If you were among those who upgraded from Google Calendar Events 2.4 to Simple Calendar 3.0 and you experienced a painful and time-consuming transition, this post is intended for you.
Truly we offer our deepest apologies.
Frankly, we didn’t go about this the right way, and we realize we caused downtime, restoring of backups, confused site visitors, you name it.
We learned a big lesson here.
What we did to prepare and why it didn’t work
We honestly thought we had prepared for the 2.4 to 3.0 transition well. Over a month before the Simple Cal 3.0 release we had:
- Emailed our announcement list about what we were planning regularly.
- Opened up beta testing to everyone to our announcement list and posted a sticky not in the support forum.
- Released several betas and made improvements based on feedback.
- Spent (what we thought was) significant development time and testing on the 2.4 to 3.0 upgrade process.
- Posted a plugin upgrade notice in 2.4 at the top of every page in your site’s dashboard until you dismissed it.
We thought this was sufficient and we received generally positive feedback from beta testers. But obviously we were wrong.
Why such a big change?
Believe it or not we are big believers in backwards compatibility, just like WordPress is with it’s core product as well as the rest of the community.
However, the GCal Events plugin codebase was becoming quite old and very hard to maintain. And there were so many enhancements and features we wanted to add that were nearly impossible with the previous codebase. Our grand visions of what Simple Calendar just outgrew it.
We also wanted to simplify rather than continually add new settings, so we stripped out what we thought wasn’t necessary and attempted to provide simpler alternatives along with revamped settings and configuration screens.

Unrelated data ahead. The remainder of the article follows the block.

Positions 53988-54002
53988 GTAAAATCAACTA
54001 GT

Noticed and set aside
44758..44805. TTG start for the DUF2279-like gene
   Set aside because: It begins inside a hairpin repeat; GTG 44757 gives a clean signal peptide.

And remember this has been a free plugin (and continues to be free). We made the decision to create an add-on business model, meaning you could purchase premium add-ons such as Google Calendar Pro to both obtain additional functionality and support our business financially. If we didn’t start pushing the business forward, then we would’ve had to halt progress on the plugin.
Finally, there is no straightforward way to split and upgrade a plugin hosted on WordPress.org without creating an entirely new plugin. However, in hindsight we should’ve explored ways to split or other creative options before rolling out 3.0. But we can’t go back on that now.
Reverting to GCal Events 2.4
So what now?
You can go back to version 2.4 if you’d like to. And some of you have. WordPress.org makes getting past versions of any plugin pretty simple if you head to the Developer tab.
If you restored a site backup or experienced the unwanted update on a staging site, you’re probably already set back to how things were.
If you already upgraded to 3.0, the calendar feeds were converted to the new format, so you may need to recreate your feeds after rolling back to 2.40.
If you still need to revert back, we recommend installing the recently added “Legacy” version of 2.4 (read below).
The new GCal Events 2.4 (Legacy) fork
If you want to keep running GCal Events 2.4 for now, the above method will work, but there’s a couple issues we want to fix in it going forward.
One problem is you’ll continue to get nagged to update to the latest version of Simple Calendar 3.0. WordPress has made plugin updates all too easy we admit, so the risk of an inadvertent update still exists. And we want to prevent that.
Soon we will be rolling out a “fork” of GCE 2.4 that will serve this purpose.
It’ll be based of GCE 2.4, but be hosted as a separate plugin and independent of our updates to Simple Calendar 3.0 and beyond.
Also, at times there are major security issues to patch, or a new version of WordPress that breaks compatibility. We’ll make sure and update GCE 2.4 Legacy when they arise for the foreseeable future.
Eventually, something major may change that is out of our hands. Back in November 2014 Google deprecated the old version of their API and broke backwards compatibility themselves. If this sort of thing happens we’ll be forced to focus solely on updating the Simple Calendar 3.0 line.
The GCE 2.4 Legacy “fork” is not quite ready, but we’re working on updating it and on distribution logistics now. We’ll post back here and notify our mailing list as soon as we have more information.
Update: The “Legacy” (forked) version of Google Calendar Events 2.4 has been approved for distribution on wordpress.org.
If you’d like to use it, you can search for the plugin “Google Calendar” and install Legacy Google Calendar Events, or simply download Legacy Google Calendar Events here.
Again, we apologize for the headaches we have caused, and appreciate you working with us to make the best of this going forward.
-The Simple Calendar Team